• Religion of Enjoyment
    By A. Kiarina Kordela

    That in the future of secular capitalist enlightened democracies power would be exercised primarily not by state coercion, confinement, censorship, and propaganda but by over-exposure to information, opinions, trivial culture, endless choices, and the ubiquitous infliction of enjoyment (or, to put it in Neil Postman’s way, that our present vindicates not George Orwell’s but Aldous Huxley’s vision)—all this is well known*. What is likely less known is the religious character of this form of power.


    • ... While revisiting his own dystopia in 1958, Huxley encapsulated the premise of this form of power by juxtaposing it to the earlier, primarily ideological, state: “the early advocates of universal literacy and a free press envisaged only two possibilities: the propaganda might be true, or it might be false”—reflecting the historically corresponding (monotheist) association of religion with judgments of "true and false" (there is only one true god, and so forth). But the “vast mass communications industry” of “our Western capitalist democracies” is “concerned… neither with the true nor the false, but with the unreal”; this world is ruled not through a thirst for truth but through an “almost infinite appetite for distractions.” “Distraction” means the loss of self and of the sense of time. Like ecstatic religious rituals in archaic societies, distraction is the closest contemporary experience that can come to a state of immanence, a boundless flow of non-differentiation between subject and object or being and language, in a nirvana-like timeless eternity—where everything is, in George Bataille’s words, “like water in water.” This absolute immanence, this purely hypothetical, yet (logically) necessarily presupposed overlap of absolute being and representation, of immortal, irrepressible, indestructible life and the locus of the Other (signifier), is the referent of Lacan’s jouissance of the real (as opposed to, in Jacques-Alain Miller’s words, the “jouissance of the imaginary”). Fullfledged secularization entails the shift from the (monotheist) jouissance of the imaginary back to the (archaic) jouissance of the real. Bataille saw the essence of religion in the longing for “the return to immanence.” Via Lacan we rectify: the dream that defines the essence of religion is access to jouissance, whether, depending on historical conditions, imaginary jouissance (Truth) or jouissance of the real (immanence). Since time immemorial, humans have been yearning, with an infinite appetite, for jouissance, which is why religion accompanies humanity since its dawn and can never relinquish a farthing its hold on humans, not even in the so-called secular capitalist enlightened democracies.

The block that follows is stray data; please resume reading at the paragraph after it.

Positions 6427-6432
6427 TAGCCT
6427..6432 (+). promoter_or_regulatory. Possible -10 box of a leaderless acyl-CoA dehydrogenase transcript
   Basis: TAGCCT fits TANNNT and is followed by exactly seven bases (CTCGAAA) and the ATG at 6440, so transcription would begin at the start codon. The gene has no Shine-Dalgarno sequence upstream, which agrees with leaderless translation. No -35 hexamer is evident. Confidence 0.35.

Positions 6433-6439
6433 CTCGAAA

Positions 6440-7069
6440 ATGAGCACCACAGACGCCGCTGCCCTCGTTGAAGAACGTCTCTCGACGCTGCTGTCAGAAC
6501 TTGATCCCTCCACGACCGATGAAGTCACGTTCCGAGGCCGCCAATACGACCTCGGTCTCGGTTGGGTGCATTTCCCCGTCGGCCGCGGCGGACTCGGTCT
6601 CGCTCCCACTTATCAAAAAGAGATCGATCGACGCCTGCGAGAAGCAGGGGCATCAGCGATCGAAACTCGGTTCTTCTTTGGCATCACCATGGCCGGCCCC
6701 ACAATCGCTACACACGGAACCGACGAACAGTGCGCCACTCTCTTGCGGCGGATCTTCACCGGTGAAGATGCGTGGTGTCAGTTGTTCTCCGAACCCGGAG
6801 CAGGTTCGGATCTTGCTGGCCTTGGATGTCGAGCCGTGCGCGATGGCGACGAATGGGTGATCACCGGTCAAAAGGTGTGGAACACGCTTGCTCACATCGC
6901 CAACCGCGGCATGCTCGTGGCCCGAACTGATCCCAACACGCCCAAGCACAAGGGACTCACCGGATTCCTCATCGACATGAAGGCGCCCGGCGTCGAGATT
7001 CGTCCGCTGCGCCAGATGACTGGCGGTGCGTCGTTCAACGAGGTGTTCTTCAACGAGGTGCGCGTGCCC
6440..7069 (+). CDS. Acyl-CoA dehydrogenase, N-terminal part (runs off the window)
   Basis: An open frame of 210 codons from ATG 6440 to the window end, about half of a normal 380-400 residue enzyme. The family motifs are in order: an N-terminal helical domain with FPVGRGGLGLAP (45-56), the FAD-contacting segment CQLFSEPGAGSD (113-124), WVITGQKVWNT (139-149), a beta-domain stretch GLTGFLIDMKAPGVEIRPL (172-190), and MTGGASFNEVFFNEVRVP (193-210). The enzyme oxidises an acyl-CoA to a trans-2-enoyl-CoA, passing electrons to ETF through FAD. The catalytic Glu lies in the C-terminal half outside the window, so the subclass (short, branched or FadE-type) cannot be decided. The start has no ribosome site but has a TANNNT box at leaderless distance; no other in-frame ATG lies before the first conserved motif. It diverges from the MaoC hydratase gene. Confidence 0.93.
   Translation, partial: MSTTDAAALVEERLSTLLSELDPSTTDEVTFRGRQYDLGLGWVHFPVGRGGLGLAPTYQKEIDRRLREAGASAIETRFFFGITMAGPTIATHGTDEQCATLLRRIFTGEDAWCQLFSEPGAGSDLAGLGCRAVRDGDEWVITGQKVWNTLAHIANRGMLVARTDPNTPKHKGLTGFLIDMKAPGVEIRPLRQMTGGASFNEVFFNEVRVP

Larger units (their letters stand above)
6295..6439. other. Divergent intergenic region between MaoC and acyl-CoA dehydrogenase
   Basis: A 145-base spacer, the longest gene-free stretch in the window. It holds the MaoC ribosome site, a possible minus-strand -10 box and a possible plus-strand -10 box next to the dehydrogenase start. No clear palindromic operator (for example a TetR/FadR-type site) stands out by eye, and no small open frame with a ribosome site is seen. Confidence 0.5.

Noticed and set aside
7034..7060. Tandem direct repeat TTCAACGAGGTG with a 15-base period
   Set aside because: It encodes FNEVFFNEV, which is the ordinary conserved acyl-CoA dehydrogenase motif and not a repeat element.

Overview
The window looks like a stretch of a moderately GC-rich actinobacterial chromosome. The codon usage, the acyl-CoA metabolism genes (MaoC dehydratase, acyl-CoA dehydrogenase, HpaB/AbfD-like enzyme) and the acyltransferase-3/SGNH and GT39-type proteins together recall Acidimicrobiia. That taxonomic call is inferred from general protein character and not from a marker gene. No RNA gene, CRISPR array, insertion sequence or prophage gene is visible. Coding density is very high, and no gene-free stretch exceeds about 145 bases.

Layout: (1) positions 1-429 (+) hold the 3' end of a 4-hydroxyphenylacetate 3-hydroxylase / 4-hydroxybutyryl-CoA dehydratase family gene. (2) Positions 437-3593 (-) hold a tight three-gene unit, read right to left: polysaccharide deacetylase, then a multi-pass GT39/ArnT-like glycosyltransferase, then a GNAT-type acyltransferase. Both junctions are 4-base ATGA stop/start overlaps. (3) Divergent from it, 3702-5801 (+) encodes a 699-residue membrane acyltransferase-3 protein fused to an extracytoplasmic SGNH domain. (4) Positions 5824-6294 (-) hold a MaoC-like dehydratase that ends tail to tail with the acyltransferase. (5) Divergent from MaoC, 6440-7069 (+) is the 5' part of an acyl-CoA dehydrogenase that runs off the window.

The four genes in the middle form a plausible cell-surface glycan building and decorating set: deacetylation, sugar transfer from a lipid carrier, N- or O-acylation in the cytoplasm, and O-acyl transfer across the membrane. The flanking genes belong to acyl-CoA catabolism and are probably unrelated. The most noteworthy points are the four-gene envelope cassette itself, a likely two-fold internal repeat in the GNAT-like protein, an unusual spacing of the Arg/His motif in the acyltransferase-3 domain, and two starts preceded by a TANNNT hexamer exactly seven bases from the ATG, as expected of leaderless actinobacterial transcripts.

* More specifically, I am referring to Orwell’s Nineteen Eight-Four (1949), Huxley’s Brave New World (1931), and Neil Postman’s Amusing Ourselves to Death: Public Discourse in the Age of Show Business (1985).

lacanian review online psychoanalysis

lacanian review online psychoanalysis